Category Archives: Premiere

Reblog – VIDEO PREMIERE : Strië – Perpetual Journey — Headphone Commute

Olga Wojciechowska‘s album as Strië, titled Perpetual Journey, came out on Serein earlier this year. See Headphone Commute coverage here. “Inspired by the true story of Laika, a stray dog sent into space by Soviet Russia in the fifties, Perpetual Journey speaks of the emotional journeys and strange fates that entangle our lives.” This is definitely a […]

via VIDEO PREMIERE : Strië – Perpetual Journey — Headphone Commute

NEWS – Exclusive Première: Liz Helman’s “Labyrinthian”

On the next show, Monday night / tuesday morning (14th/15th March) (1-3am BST / 8-10pm EST) we have a special broadcast from Liz Helman, the first play of her new longform drone piece Labyrinthian.…

Source: Exclusive Première: Liz Helman’s “Labyrinthian”

REBLOG – Premiere: Tamara Filyavich ~ return fire

Courtesy to A Closer Listen for the reblog. Recommend a listen to this piece especially in relation to the subject matter. Proof noise can have meaning.

a closer listen


A CLOSER LISTEN is honored to present the online premiere of Tamara Filyavich’s return fire.

Tamara Filyavich presents return fire, a soundscape of analogue synthesizer, radio transmission and digital manipulation channeling the events of the Ukrainian revolution of 2013-2014. Filyavich has lived in Montreal for the past 20 years, after she and her family left the town on Yalta in the occupied Ukraine.  return fire is a reflection on childhood memories filtered through contemporary political struggles for social justice and free expression on the streets. This piece also includes variations on the Ukrainian choral piece “Plyve Kacha,” an  old Ukrainian folk song which was given new meaning after being played on Kiev’s central square during the funeral for slain opposition fighters in 2014.

She works as Arts and Culture Coordinator at CKUT radio 90.3 fm, Montreal’s community radio station, where she also co-hosts Radio is Dead?, a show…

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Todays Discovery is slightly different, in that this is a premiere of a new track by the artist, Aphir. She first came to my notice via the Oneiric Escapism Vol 1 release  from A Lonely Ghost Burning, where her track Delta is the opener. You can find out more about Aphirs’ releases on her Bandcamp site.

Aphir  has written a short accompanying release statement that explains her methods and the background story to the track –

” Tanabata grew out of a tiny poem I wrote while I was working on my first album, Holodreem. At the time I didn’t know how to expand on it but when I started working on my next release, I remembered and sat down with it and all of a sudden it was a full song.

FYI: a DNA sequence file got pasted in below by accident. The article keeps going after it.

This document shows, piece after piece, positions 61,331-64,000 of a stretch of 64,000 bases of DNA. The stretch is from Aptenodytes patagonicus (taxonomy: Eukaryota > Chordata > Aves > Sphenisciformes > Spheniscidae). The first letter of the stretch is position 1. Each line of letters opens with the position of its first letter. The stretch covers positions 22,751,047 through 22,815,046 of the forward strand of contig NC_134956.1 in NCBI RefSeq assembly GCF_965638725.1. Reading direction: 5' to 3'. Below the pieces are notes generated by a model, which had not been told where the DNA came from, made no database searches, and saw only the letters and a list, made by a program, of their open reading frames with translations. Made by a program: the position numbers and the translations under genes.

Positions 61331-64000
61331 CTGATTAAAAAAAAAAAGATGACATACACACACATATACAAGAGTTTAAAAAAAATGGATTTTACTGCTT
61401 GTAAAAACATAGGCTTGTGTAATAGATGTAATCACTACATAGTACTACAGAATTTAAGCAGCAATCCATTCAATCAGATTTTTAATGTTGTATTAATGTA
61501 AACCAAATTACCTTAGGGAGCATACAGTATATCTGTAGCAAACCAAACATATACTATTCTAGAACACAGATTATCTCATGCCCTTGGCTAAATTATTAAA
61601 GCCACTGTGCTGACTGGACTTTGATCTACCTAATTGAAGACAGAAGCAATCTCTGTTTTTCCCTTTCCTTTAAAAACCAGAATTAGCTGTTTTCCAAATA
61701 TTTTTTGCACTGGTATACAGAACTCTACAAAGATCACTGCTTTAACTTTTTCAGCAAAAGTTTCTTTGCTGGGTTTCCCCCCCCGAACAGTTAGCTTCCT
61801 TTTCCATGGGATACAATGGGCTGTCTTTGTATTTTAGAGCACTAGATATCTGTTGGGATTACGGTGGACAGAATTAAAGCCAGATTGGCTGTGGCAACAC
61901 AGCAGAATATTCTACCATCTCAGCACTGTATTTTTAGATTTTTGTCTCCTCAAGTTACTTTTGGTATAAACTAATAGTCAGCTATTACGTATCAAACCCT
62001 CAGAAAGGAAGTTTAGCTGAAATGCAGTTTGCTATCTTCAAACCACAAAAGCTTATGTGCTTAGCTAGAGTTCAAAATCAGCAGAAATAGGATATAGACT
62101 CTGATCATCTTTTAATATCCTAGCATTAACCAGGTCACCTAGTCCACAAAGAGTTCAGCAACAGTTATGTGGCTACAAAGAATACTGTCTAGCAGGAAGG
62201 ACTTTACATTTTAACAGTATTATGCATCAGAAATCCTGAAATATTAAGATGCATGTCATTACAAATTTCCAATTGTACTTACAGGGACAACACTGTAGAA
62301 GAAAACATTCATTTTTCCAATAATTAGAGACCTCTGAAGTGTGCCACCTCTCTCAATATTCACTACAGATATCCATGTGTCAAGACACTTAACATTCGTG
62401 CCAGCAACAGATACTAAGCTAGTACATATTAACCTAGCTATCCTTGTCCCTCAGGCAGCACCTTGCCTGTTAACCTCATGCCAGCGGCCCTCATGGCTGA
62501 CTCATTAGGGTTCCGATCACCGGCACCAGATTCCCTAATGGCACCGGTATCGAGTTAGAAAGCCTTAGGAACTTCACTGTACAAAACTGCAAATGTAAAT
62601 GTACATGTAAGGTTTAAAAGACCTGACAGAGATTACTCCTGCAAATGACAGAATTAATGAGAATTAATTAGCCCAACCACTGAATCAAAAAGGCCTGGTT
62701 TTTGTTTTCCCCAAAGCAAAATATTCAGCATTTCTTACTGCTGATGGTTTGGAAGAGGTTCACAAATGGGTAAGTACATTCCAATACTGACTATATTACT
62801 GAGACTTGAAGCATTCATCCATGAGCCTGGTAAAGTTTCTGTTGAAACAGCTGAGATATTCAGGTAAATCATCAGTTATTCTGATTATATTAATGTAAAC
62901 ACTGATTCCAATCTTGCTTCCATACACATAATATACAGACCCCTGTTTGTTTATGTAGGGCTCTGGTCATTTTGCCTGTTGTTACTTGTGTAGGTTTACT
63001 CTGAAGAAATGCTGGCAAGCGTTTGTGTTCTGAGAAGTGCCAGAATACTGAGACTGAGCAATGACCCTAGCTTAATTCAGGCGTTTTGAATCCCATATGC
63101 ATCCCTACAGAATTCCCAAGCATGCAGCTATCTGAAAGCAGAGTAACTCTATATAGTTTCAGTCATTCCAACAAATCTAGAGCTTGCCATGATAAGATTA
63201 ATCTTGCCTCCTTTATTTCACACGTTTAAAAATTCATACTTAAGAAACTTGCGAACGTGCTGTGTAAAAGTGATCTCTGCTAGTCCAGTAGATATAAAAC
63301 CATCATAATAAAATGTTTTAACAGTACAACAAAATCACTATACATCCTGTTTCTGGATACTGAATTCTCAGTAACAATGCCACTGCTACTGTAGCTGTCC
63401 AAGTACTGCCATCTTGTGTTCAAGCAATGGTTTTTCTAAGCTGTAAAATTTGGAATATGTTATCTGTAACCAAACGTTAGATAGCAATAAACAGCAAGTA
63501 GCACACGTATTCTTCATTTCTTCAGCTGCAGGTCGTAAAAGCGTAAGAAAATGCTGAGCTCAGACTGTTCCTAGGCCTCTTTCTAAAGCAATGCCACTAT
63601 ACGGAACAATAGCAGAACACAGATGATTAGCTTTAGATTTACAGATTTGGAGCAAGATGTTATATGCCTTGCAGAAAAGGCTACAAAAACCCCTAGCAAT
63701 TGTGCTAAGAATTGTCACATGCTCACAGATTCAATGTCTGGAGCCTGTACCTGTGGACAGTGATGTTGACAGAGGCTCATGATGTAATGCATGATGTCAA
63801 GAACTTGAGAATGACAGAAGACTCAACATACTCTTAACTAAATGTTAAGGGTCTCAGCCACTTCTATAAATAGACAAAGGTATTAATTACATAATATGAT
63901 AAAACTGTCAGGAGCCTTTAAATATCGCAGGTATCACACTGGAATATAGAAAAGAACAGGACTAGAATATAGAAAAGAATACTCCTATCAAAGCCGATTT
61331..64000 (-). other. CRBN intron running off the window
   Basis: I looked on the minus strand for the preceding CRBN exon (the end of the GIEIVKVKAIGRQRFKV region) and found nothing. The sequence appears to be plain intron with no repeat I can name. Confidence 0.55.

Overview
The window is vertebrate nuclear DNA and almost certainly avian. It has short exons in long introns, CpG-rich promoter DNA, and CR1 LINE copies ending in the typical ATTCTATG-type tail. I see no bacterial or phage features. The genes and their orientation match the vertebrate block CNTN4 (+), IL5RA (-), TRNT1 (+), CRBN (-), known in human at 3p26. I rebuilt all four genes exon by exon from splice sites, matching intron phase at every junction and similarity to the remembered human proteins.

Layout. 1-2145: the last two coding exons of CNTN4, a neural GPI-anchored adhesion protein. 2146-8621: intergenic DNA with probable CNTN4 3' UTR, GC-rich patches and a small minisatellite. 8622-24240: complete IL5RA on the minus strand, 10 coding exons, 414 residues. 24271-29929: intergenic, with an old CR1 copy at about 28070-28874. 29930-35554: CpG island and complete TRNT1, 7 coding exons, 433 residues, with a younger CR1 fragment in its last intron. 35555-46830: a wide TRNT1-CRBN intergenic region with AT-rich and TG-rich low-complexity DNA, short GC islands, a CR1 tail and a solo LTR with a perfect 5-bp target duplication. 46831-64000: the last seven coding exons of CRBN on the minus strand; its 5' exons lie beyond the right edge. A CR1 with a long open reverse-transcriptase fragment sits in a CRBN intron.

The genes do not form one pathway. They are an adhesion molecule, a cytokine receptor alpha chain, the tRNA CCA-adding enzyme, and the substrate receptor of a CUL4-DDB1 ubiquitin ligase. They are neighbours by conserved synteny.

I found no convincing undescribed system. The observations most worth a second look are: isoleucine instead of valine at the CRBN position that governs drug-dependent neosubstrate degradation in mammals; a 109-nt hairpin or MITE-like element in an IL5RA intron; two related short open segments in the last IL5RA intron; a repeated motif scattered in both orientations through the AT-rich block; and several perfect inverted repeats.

The song owes its name to the Japanese festival of Tanabata, and more specifically to a story that I was told in Japanese class when I was a little kid that follows the relationship between the goddess Tanabata and a farmer called Mikeran. I must have only been 7 or 8 years old when I first heard the story but this one part has stuck with me ever since.

Tanabata’s father is angry that his daughter is in love with this mere mortal, so he forces Mikeran to watch over a melon field for three days and nights without touching the melons. Of course Mikeran caves in and takes a melon thinking to quench his thirst. But the melon cracks open and out spills an enormous river, separating Mikeran from Tanabata. It’s pretty much the perfect allegory for the way our weaknesses can separate us from the people we love.    

Regarding the production of the track, last year I worked on a project with some beatmakers who were really adept at turning vocal samples into synthesizers in Ableton and it was an inspiring experience. I’ve wanted to experiment with this technique for ages, and this track gave me ample opportunity. I wanted this song to have more energy than any work I’ve done before now while still feeling coherent with the previous electronic choral work I’ve done for Aphir. I’ve included some FM synths and drums but, other than these elements, Tanabata is all vocals. 

Even though I engineered and produced this track myself, it feels very collaborative because the artwork that Simone Thompson made for it fits with it so perfectly. Tanabata was inspired in part by her recent short film, Warrior, and I love her digital artwork, so it made sense to work with her to create a visual face for the music.